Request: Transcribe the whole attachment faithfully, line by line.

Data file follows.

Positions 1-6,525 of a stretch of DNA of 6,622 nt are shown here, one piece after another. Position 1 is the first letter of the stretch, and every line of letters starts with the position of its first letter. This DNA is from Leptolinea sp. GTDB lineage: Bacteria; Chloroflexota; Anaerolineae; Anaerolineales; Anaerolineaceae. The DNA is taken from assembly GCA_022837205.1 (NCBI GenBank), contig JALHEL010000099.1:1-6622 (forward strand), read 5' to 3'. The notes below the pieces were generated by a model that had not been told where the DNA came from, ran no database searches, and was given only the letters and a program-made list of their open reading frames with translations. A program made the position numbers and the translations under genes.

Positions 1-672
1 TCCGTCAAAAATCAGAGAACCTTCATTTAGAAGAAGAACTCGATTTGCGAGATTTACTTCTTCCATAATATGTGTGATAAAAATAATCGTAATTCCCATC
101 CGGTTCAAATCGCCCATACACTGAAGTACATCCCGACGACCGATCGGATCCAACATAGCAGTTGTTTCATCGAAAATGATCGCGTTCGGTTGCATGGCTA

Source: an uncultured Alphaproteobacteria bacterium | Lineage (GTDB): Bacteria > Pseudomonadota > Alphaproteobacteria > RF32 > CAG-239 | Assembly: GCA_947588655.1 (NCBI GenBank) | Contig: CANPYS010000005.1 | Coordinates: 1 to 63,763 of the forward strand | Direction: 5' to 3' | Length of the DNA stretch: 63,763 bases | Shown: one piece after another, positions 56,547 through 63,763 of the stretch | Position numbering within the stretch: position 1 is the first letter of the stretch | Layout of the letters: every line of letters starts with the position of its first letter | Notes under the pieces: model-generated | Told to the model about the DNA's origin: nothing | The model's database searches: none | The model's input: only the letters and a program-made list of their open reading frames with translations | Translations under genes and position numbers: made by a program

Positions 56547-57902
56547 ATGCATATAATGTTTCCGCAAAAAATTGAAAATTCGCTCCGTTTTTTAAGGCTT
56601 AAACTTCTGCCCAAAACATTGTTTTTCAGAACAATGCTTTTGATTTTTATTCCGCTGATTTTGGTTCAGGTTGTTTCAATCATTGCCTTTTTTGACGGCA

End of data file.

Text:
Positions 1-6,525 of a stretch of DNA of 6,622 nt are shown here, one piece after another. Position 1 is the first letter of the stretch, and every line of letters starts with the position of its first letter. This DNA is from Leptolinea sp. GTDB lineage: Bacteria; Chloroflexota; Anaerolineae; Anaerolineales; Anaerolineaceae. The DNA is taken from assembly GCA_022837205.1 (NCBI GenBank), contig JALHEL010000099.1:1-6622 (forward strand), read 5' to 3'. The notes below the pieces were generated by a model that had not been told where the DNA came from, ran no database searches, and was given only the letters and a program-made list of their open reading frames with translations. A program made the position numbers and the translations under genes.

Positions 1-672
1 TCCGTCAAAAATCAGAGAACCTTCATTTAGAAGAAGAACTCGATTTGCGAGATTTACTTCTTCCATAATATGTGTGATAAAAATAATCGTAATTCCCATC
101 CGGTTCAAATCGCCCATACACTGAAGTACATCCCGACGACCGATCGGATCCAACATAGCAGTTGTTTCATCGAAAATGATCGCGTTCGGTTGCATGGCTA

Source: an uncultured Alphaproteobacteria bacterium | Lineage (GTDB): Bacteria > Pseudomonadota > Alphaproteobacteria > RF32 > CAG-239 | Assembly: GCA_947588655.1 (NCBI GenBank) | Contig: CANPYS010000005.1 | Coordinates: 1 to 63,763 of the forward strand | Direction: 5' to 3' | Length of the DNA stretch: 63,763 bases | Shown: one piece after another, positions 56,547 through 63,763 of the stretch | Position numbering within the stretch: position 1 is the first letter of the stretch | Layout of the letters: every line of letters starts with the position of its first letter | Notes under the pieces: model-generated | Told to the model about the DNA's origin: nothing | The model's database searches: none | The model's input: only the letters and a program-made list of their open reading frames with translations | Translations under genes and position numbers: made by a program

Positions 56547-57902
56547 ATGCATATAATGTTTCCGCAAAAAATTGAAAATTCGCTCCGTTTTTTAAGGCTT
56601 AAACTTCTGCCCAAAACATTGTTTTTCAGAACAATGCTTTTGATTTTTATTCCGCTGATTTTGGTTCAGGTTGTTTCAATCATTGCCTTTTTTGACGGCA